Sunday, 4 December 2011

Bordeaux inheritance

Before you wonder - no, I haven't come into the possession of a top château by way of blood line. However, two British friends who recently relocated from Basel to Houston (Texas) for professional reasons kindly left us numerous wines which they had accumulated during their time in Switzerland. I can assure you it was heart-wrenching for them, but we were very grateful (and humbled) recipients. Here's one of the wines in question:

Château Maypé Lagrave 2003, Graves AOC, Bordeaux, France
Dark ruby/brick red in appearance with a brownish hue at the edges. On the nose: meaty blood notes, rumtopf, lead pencil shavings. No particular fruit personality stands out - maybe more floral lilac hints if anything.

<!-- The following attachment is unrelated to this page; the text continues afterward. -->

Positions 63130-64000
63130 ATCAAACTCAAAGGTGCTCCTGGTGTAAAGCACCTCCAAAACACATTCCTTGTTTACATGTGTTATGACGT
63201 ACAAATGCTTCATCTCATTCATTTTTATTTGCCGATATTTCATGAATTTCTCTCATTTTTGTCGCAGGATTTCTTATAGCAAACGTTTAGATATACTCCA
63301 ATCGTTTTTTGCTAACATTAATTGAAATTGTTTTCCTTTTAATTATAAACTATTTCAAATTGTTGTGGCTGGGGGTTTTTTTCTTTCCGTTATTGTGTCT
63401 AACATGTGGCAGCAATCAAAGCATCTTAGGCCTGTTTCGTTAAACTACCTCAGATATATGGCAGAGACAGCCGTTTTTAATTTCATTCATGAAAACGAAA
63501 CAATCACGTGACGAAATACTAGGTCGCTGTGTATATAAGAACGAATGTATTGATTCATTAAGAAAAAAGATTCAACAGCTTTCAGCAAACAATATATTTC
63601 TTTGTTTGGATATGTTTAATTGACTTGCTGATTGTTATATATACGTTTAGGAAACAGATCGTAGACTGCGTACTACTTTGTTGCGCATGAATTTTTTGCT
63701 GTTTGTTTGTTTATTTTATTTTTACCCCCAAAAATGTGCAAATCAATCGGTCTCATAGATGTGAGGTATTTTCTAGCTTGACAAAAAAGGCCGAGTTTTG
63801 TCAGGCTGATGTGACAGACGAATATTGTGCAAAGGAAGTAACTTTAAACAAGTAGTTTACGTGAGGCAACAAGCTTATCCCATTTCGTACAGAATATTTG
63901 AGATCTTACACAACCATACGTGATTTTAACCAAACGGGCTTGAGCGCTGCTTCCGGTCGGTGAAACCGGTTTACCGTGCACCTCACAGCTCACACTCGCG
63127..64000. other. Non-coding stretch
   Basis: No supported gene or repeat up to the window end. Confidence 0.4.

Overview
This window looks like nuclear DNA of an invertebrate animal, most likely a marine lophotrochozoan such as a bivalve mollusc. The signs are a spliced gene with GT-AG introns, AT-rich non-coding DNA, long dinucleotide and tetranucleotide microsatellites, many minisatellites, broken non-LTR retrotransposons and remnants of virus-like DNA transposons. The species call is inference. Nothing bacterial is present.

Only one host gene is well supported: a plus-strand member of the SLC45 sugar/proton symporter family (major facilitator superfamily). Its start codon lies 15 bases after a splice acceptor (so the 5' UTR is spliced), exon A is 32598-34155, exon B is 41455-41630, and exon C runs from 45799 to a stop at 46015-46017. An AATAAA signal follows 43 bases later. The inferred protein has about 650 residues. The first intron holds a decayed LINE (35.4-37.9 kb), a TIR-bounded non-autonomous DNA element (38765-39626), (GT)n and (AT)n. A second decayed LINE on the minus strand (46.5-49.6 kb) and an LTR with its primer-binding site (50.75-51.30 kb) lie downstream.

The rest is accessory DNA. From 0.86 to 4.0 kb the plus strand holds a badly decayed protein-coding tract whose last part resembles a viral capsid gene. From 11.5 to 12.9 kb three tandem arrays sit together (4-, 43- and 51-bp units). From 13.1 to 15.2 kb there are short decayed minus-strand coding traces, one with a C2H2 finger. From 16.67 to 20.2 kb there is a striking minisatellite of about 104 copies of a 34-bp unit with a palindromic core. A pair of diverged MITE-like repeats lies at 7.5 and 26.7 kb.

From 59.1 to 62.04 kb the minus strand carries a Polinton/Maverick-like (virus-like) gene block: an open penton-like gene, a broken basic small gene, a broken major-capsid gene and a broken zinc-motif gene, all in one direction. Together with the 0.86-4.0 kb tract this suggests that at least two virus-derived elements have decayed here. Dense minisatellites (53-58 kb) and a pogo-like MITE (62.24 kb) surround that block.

I was optimistic about this wine before opening due to the vintage. If you couldn't make a nice, generous red in 2003, then you never could. Yet this is no hothouse of a wine. There is a refreshing acidic backbone on the palate with a lovely juicy transparency, elegance, iron tones and finely grained, subtle tannins. Minerally yet understated on the finish.

My exposure to Bordeaux has been limited over the years, but this was as good a reintroduction as I could have got. After some research on the Internet, I found out that the producer releases wines under two names - Château Quincaron and Château Maypé Lagrave. This is slightly confusing, but basically this is a property situated in the heart of Graves not too far from Sauternes. The owner and vintner Carlos Asseretto makes sweet Sauternes, red Graves under the Quincaron label and then "Autre vins", one of which is this specimen. A relatively minor château and wine then, by the looks of it. But it's amazing what a few years of ageing does. (And I don't necessarily mean the dusty appearance of the bottle.)

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